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"Cradle-to-Cradle is a naive concept; raw materials that are 100% recyclable are more likely to be an exception than the rule. Switching to renewable (bio)materials is the only way to avoid exhausting earth’s resources. However, consumers will only adopt these materials if they can identify with their aesthetics and quality.”
Pierre Gielen

This according to Jörn Behage, economist and designer at Ekkehart. For decades he has been focusing on sustainable product development and uses biomaterials wherever possible. He works on his latest creations in the Brightlands Innovation Factory in Geleen: high end interior design products for the consumer market, such as desk lights. These are manufactured from self-reinforced biocomposite; a mono-material in which both the matrix and the fibres consist of different types of PLA. These varieties have different properties, such as temperature resistance, tensile strength and impact toughness. “The fact that this composite can be fully recycled to a mono-material makes this material innovative.”

Melting car interior

Behage started in the packaging and transportation industry twenty years ago. He designed light-weight compostable pallets for air freight transport and also fully compostable glasshouse contents, from substrate mats and clips to ropes and labels. And a complete interior for cars made of biocomposites. There was one major drawback: these materials would melt in the sun or were not UV resistant. Since then, bioplastics have improved to such an extent and become so much cheaper that Behage thinks that they are a viable alternative to non-renewable raw materials, including metals.

“In about 30 to 50 years we face being confronted with the exhaustion of a whole range of elements. This will happen sooner than we realise at the moment. Metals also cannot be completely recycled without some loss of quality, because they consist of alloys or losses occur during production and use. Instead of focusing only on recycling, it would be better to ask yourself whether you can replicate these properties with a new generation of materials.”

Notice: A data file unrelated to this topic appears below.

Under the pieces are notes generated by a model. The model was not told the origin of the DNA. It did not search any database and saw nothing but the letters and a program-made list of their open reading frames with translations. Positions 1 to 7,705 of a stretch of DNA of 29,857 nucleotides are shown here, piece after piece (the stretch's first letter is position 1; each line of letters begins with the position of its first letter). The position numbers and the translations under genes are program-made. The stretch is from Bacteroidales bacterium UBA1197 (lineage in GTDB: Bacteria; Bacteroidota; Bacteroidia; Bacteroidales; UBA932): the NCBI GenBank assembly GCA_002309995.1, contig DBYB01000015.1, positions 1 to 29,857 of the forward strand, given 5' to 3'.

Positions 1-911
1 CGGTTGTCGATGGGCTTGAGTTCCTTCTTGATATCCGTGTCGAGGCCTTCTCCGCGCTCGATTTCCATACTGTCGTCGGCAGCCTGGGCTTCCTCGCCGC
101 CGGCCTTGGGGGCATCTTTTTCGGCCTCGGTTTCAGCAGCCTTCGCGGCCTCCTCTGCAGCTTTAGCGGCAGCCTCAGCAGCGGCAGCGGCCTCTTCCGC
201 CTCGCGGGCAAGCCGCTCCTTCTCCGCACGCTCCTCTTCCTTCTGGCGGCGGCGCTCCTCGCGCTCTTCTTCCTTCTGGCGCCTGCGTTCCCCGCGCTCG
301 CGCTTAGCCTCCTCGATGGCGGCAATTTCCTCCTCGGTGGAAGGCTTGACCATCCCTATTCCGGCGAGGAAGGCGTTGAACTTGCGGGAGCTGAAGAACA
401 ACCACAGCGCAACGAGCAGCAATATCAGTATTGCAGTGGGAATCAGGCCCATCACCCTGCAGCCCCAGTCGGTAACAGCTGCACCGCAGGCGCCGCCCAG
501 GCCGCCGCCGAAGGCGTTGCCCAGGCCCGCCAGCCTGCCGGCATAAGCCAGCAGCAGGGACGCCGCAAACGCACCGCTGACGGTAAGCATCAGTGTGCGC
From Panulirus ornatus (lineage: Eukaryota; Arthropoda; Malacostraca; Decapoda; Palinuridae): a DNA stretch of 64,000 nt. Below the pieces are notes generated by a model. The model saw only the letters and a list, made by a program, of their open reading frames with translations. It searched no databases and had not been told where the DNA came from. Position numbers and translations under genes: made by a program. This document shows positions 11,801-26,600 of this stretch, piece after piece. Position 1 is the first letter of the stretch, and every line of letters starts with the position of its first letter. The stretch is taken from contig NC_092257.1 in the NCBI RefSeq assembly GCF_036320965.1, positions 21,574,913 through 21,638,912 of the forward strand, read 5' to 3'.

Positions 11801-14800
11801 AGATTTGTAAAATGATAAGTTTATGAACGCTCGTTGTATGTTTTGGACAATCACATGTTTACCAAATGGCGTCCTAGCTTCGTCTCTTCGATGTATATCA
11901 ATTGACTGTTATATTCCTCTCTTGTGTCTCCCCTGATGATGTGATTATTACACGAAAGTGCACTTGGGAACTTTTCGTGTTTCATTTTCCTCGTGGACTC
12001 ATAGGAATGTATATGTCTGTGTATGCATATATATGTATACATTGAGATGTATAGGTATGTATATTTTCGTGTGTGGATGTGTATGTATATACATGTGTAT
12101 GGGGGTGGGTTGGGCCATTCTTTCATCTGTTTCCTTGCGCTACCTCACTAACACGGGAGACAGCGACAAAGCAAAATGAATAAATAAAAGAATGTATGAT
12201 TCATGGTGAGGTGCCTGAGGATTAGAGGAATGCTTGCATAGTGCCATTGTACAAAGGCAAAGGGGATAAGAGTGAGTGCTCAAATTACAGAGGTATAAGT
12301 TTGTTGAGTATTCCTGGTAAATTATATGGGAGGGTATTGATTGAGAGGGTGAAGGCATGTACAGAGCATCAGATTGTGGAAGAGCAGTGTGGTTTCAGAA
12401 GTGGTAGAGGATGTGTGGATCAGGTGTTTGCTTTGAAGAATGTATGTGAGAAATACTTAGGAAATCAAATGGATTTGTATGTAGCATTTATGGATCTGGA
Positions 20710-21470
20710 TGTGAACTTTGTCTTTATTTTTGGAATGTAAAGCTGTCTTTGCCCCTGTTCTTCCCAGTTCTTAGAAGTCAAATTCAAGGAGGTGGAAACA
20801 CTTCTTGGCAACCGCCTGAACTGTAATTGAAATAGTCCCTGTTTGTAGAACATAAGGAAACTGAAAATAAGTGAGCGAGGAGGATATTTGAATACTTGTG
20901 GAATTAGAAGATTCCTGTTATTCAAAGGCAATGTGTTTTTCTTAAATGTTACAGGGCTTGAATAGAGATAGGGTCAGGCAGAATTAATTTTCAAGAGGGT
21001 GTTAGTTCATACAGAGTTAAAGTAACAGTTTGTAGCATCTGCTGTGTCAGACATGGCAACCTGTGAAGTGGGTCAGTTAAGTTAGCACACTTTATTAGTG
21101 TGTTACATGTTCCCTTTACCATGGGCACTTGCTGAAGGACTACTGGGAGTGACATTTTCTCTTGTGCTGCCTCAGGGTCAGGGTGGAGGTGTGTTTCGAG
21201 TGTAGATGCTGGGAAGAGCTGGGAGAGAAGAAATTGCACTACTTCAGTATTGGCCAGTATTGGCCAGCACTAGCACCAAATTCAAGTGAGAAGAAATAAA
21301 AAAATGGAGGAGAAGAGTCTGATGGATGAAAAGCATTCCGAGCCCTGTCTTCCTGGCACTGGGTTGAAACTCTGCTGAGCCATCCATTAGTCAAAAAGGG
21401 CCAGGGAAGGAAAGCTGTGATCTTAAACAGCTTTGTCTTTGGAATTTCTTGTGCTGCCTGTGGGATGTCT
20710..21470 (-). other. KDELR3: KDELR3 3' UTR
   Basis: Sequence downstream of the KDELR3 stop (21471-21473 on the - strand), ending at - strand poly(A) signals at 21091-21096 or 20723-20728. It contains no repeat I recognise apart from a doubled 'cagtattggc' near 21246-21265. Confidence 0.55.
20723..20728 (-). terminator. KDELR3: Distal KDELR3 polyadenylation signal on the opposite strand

Better performance

According to Behage, the key to success in such cases is ensuring that the new biomaterials perform better than the materials currently available on the market. “This was not sufficiently acknowledged for a long time. This requires a shift in thinking, bringing forward very different properties. That is when it becomes interesting to me and I can really use the knowledge that I have. Particularly in the high-end segment. If consumers understand that these materials are good and beautiful and so are suitable for decorating your home, then this results in an emotional connection to biomaterials that is mostly lacking in other market segments, such as packaging. This results in a market pull.”

In the Brightlands Innovation Factory, Ekkehart BV works together with – among others – the Aachen-Maastricht Institute for Biobased Materials to spin and weave the PLA yarns that make up the composite. The next phase of the development is production on a laboratory scale. A pilot plant is expected to be built at Chemelot in 2019.

“The Brightlands Chemelot Campus is a perfect ecosystem for me. There is a lot of knowledge available, both in the scientific field and in the field of entrepreneurship and the production of technical components. It is easily accessible and this works really well. Another important factor is that all these people around me also have their own network. If you want to accelerate a development process, then this is an ideal situation.”

This article was created in cooperation with Source B